Something similar can also be said of Christianity: if Christ’s kingdom, by his own definition, is “not of this world”, and if the penalty of casting the pearl of great price before swine is that they “will turn and rend you”, then one of the consequences of the removal of the veil between the Holy of Holies and the more accessible part of the temple (to return to our original symbolism) has been a certain blurring of the distinction between the two domains even where it really applies—the shadow, as it were, of an overwhelming grace. This confusion has expressed itself in the life of the Christian Church under the twofold form of a minimizing of what, in spirituality, is most interior and of an excessive focusing of attention on the more exterior and peripheral manifestations of the tradition and especially on the collective interest treated almost as an end in itself. Carried to extremes, this tendency amply accounts for the fact that it was within the Christian world, and not elsewhere, that the great profanation known as “the modern mentality” first took shape and became, as time went on, the vehicle of “scandal” among all the rest of mankind. If this happening, like everything else of a disastrous kind moreover, comprises its providential aspect, as bringing nearer the dark ending of one cycle and the bright dawning of another, it nevertheless does not escape—by force of karma as Buddhists would say—the curse laid by Christ Himself on all “those by whom scandal cometh”. The pain of the Cross, in which all must be involved, is there in anticipation of its triumph.

To return to our original thesis: the special attention called by the Evangelists to the fact that the temple veil was split “from top to bottom” shows that this feature of the great portent was an essential one: the veil once torn asunder can never be sewn together again. To attempt to do so, on any plea whatsoever, would amount to an arbitrary proceeding, one deserving the epithet “heretical” in the strictest sense of the word. The condemnation by the Church of “gnosticism” has no other meaning.

Moreover the fact that the Christian revelation was, before all else, a laying bare of the mysteries had been widely recognized even by theologians having no pretensions to a particularly inward view of things. We have known an ordinary Greek priest say to his congregation that “the entire Liturgy is a mystagogy”, using a word belonging to the vocabulary of the ancient Hellenic mysteries and also figuring in the text of the Liturgy itself, which does not mean, however, that the man himself will have possessed clear notions of what it really stands for; nevertheless even such a passing reference is in its way significant. Nor is it devoid of interest to point out in the same connection that the Eastern Church, by comparison with the Latin Church, has preserved both in its rituals and in its usual mode of expression a certain “archaism” which anyone who has attended a celebration of the Liturgy in a Greek or Russian church could hardly fail to notice; it is not surprising, then, that in the Eastern rite the sacraments are referred to as “the mysteries”, a word which, here again, is charged with associations taken over from the esoteric side of the pre-Christian traditions in the ancient world.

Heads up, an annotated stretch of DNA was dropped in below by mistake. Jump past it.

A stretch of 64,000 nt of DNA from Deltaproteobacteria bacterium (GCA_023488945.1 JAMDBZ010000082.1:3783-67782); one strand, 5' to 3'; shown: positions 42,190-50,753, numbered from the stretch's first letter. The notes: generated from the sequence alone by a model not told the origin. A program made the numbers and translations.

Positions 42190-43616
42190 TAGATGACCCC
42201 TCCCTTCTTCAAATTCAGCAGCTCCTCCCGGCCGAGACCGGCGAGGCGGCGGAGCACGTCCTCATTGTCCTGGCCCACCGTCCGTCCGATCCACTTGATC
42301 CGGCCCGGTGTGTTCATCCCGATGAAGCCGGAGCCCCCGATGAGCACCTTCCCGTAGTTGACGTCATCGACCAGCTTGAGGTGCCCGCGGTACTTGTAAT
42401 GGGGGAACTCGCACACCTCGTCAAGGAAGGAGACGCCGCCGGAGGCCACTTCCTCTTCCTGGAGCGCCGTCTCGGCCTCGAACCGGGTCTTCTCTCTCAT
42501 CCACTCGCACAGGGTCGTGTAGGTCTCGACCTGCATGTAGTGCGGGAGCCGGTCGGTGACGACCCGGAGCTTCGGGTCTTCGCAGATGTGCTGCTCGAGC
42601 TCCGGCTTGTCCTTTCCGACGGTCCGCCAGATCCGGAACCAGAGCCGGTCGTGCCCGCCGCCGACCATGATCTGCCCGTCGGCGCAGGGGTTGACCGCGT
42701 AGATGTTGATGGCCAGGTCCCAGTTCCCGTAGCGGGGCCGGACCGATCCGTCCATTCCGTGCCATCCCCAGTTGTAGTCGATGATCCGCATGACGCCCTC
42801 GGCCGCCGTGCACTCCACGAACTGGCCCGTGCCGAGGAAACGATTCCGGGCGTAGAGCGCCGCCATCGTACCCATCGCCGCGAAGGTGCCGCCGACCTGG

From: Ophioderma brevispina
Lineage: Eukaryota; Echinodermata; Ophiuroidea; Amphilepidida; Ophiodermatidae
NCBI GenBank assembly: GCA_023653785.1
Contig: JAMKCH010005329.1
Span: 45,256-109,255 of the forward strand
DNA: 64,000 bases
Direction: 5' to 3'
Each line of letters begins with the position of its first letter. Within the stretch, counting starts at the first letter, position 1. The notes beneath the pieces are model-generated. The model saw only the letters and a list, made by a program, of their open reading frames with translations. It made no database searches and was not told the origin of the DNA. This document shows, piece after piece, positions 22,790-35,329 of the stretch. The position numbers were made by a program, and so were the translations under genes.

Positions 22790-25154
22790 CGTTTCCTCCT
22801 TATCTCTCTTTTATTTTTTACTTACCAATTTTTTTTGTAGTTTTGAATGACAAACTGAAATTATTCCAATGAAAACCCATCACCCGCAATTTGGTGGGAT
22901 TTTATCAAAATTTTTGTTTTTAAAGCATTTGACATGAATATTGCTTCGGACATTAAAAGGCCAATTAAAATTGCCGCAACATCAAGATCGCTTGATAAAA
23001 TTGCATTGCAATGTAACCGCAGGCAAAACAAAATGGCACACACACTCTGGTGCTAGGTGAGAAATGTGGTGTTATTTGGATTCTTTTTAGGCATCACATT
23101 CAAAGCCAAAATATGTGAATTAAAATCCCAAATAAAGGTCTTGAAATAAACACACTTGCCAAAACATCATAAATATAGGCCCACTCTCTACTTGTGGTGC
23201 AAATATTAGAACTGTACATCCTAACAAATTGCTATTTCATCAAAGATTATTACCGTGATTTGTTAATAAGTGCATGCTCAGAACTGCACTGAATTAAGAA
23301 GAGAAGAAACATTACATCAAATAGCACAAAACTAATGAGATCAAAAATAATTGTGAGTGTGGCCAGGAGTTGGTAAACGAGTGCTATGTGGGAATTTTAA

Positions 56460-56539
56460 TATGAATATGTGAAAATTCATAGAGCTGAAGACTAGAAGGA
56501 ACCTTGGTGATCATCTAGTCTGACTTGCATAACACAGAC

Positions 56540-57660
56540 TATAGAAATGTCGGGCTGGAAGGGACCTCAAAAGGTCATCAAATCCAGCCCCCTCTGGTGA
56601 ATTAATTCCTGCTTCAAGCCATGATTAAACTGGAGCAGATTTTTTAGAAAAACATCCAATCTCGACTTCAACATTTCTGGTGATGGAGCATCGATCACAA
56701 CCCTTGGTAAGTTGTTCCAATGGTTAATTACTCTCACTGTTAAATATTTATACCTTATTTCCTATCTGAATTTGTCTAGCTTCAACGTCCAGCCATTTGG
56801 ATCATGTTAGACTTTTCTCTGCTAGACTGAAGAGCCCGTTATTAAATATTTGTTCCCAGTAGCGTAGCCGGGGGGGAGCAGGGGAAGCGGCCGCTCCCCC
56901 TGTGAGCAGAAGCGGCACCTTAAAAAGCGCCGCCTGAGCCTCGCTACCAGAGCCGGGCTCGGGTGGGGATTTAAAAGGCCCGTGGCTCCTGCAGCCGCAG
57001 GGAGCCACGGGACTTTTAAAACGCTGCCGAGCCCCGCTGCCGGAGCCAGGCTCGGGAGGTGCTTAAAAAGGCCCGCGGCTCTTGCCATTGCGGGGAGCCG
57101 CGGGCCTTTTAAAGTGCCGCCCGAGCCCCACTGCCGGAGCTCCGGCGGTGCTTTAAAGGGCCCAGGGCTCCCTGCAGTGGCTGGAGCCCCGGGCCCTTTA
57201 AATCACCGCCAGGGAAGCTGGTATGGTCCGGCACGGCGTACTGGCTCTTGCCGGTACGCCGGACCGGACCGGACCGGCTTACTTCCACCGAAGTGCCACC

For the sake of greater precision it will perhaps be useful at this point to refresh one’s mind as to the characteristics which serve to delineate the esoteric realm and to distinguish it from the exoteric—one might also have said: those which delineate the initiatic realm, since in principle the two things make but one; this second term, however, represents a somewhat more particularized aspect of the same reality, since it is concerned with the methodic realization of what the esoterism represents in the realm of theory. In seeking an adequate definition one can safely turn to René Guénon when he said that whereas an exoteric view of things concerns itself with the individual human interest in the largest sense of the word but stops short there, an esoteric view reaches beyond the individuality in order to embrace all the superior states of the being and even aspires to the supreme state—if what really transcends all possibilities of comparison may be so described, by an unavoidable concession to the insufficiency of human language.

If we accept the above definition, then the touchstone of discernment, in the present case, is the finality respectively envisaged, whether individual and limited, that is to say, or else universal and unlimited by any condition whatsoever. In other words, the finality of a religious exoterism will be the realization (or “recovery”, if one takes into account the Adamic doctrine of the Fall) of the state of “true man”, Chen jen of the Taoists; whereas esoterism, for its part, will envisage as its ultimate aspiration the realizing of “transcendent man”, goal of the Taoist way, or Universal Man, if one prefers the more familiar term taken from Sufism. It is noteworthy that the realization of the Two Natures, which is the goal of Christian endeavor, to be truly complete would have to include both of the above finalities after the model of Christ Himself, who was “true man” or “second Adam” at the same time as “true God”; the term “christification” might well be used to express this supreme ideal.

*          *          *

With Hesychasm one finds oneself contemplating Christian initiation as such, both in theory and practice or, as Tibetans would put it, both its characteristic “wisdom” and “method”. Not that this spiritual current of the Eastern Church exhausts the possibilities implied in the name by providing a single type to which all else can be referred. What it does is to provide a perfectly normal specification of initiatic activity according to the Christian idiom, one that is neither the result of absorbing elements of foreign origin, as in the case of the Hermatic influences detectable in the medieval West or else expressly associated with certain vocational institutions like the guilds of Cathedral builders or knightly orders such as the Templars. All these things have existed in the Christian world during the Middle Ages, but none of them conform to conditions, in terms of finality, doctrine and method such as would allow one to identify them without further qualification with “Christian initiation” in an all-inclusive sense. Seeing that Hesychasm is the only extant example of something that satisfies the required conditions in a sufficient degree to answer our present purpose, we are left no other choice but to take this for our starting-point and to build afterwards from there.

The chief points to note about Hesychasm are as follows: